Oxford University Press (OUP) has launched, for the first time online, the prestigious Oxford Textbook of Medicine. Generations of consultants, trainees, and medical students have relied on this "classic" for practical guidance on clinical management and the prevention of disease. Others, such as journalists, authors, and lawyers have used it as the ultimate reference medical book.
In print, this fifth edition of Oxford Textbook of Medicine is a three-volume heavyweight with just under 6,000 pages. It has taken around five years, and 750 of the world's foremost clinicians and medical scientists, to put it together. One of the biggest benefits of moving online will be the ability to update content regularly, based on clinical evidence, so physicians can be confident they're looking at the latest information.
The Oxford Textbook of Medicine online is part of a growing number of online medical products from OUP. It features the full text, figures, and illustrations found in the print version, as well as navigation, search, and browse tools, links to sources of related and further reading via PubMed, ISI, and CrossRef, images that can be downloaded to PowerPoint, and annual updates.
Online access in low- and middle-income countries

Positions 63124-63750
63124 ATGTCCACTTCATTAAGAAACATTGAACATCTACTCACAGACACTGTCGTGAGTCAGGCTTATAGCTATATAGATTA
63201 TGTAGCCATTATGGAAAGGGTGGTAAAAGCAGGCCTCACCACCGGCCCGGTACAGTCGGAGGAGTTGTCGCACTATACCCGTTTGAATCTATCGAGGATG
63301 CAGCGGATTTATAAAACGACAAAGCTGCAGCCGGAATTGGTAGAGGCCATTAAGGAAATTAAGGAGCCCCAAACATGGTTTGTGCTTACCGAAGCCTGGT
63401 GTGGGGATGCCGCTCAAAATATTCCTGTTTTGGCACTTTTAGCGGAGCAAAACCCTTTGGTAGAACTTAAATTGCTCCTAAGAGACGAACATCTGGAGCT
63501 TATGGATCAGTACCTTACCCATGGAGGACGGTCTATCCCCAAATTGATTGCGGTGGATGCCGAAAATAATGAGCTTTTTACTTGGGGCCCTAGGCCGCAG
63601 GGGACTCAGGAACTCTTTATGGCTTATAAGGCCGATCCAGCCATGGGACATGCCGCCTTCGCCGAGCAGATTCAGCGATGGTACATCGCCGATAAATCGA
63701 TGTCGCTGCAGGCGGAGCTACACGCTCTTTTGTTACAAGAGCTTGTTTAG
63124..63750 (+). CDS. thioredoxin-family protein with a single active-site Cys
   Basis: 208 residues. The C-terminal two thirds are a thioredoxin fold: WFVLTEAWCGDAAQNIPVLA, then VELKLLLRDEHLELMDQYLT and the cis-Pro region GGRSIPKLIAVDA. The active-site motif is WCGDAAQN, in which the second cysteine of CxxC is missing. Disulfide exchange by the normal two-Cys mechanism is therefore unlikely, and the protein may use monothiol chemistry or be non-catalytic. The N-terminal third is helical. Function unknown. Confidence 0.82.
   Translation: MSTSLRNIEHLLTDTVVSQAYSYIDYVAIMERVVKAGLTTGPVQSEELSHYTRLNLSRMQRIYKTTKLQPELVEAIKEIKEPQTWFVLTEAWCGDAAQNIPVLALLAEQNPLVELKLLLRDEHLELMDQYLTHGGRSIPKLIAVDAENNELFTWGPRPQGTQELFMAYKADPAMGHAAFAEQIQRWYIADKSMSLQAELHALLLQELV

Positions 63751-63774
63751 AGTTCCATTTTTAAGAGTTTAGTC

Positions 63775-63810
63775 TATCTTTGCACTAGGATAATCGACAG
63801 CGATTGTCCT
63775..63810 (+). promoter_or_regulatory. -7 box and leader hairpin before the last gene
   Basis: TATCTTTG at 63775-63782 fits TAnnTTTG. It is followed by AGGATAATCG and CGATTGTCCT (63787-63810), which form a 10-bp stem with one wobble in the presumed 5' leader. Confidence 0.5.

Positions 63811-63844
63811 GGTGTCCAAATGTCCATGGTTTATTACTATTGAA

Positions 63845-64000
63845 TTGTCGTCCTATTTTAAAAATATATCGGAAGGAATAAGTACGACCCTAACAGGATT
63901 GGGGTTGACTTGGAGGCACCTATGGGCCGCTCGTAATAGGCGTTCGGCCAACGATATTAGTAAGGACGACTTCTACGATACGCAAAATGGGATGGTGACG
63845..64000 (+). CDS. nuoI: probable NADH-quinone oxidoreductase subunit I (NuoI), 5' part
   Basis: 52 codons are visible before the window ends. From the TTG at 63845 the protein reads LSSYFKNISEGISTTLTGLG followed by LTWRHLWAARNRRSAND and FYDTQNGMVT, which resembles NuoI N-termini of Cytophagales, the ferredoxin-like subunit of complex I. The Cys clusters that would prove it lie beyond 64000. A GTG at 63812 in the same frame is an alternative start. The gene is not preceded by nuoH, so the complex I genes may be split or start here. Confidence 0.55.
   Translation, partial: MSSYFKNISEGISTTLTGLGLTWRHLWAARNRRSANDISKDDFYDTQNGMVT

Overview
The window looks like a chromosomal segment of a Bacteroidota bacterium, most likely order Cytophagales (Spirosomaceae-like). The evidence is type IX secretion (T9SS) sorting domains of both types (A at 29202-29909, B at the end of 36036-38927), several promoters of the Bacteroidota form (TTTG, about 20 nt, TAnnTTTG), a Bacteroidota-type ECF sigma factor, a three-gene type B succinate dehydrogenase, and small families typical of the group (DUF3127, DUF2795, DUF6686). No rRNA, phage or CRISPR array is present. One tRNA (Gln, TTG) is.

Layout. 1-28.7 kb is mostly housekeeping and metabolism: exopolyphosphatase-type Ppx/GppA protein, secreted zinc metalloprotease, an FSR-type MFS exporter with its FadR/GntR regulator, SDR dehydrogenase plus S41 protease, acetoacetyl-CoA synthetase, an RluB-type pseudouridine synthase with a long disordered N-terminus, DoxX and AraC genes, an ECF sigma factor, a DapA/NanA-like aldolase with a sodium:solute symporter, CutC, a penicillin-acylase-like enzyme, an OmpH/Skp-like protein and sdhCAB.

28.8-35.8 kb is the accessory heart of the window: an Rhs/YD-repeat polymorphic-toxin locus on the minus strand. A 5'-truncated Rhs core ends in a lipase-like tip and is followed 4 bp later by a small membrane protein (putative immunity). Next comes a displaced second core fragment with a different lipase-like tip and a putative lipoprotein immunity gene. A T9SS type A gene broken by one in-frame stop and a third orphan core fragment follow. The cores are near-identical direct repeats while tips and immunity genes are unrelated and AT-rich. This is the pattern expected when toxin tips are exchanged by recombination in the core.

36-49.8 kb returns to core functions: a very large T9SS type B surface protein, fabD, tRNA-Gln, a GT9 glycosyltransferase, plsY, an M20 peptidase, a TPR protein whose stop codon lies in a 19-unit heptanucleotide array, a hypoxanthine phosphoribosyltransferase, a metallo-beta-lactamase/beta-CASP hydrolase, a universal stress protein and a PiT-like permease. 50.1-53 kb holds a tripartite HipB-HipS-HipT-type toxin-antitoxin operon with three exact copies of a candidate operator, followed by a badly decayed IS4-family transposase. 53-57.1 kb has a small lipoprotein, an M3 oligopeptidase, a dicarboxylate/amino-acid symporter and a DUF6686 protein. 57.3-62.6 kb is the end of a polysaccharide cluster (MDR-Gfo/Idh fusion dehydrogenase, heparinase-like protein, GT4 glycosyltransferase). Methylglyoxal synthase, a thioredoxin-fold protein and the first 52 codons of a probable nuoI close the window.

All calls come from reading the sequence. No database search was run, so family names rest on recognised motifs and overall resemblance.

The Oxford Textbook of Medicine has always had a very international focus, with contributors from around the world, and in-depth coverage of the types of medical conditions often found in countries with a less-developed medical infrastructure, so the Wellcome Trust has chosen to sponsor online access to the Oxford Textbook of Medicine in low- and middle-income countries through the World Health Organization-led HINARI Access to Research in Health Programme. This will enable users at more than 3,500 institutions to access Oxford Textbook of Medicine for free, or at a greatly reduced cost.
Mark Walport, Wellcome Trust Director, said of the project: "The Oxford Textbook of Medicine plays a considerable part in consolidating the practice of evidence-based medicine around the world, and the Wellcome Trust is pleased to be a part of the initiative to ensure that high-quality research is widely disseminated. This will support these countries in building research capacity and promoting evidence-based medicine, ensuring that research knowledge is translated into practice."
The initiative to bring online access to the Oxford Textbook of Medicine to low- and middle-income countries dovetails the OUP and Wellcome Trust missions perfectly. The Trust aims to 'fund research to improve human and animal health' and is the UK's largest non-governmental source of funds for biomedical research, while OUP 'furthers [Oxford] University's objective of excellence in research, scholarship, and education by publishing worldwide.'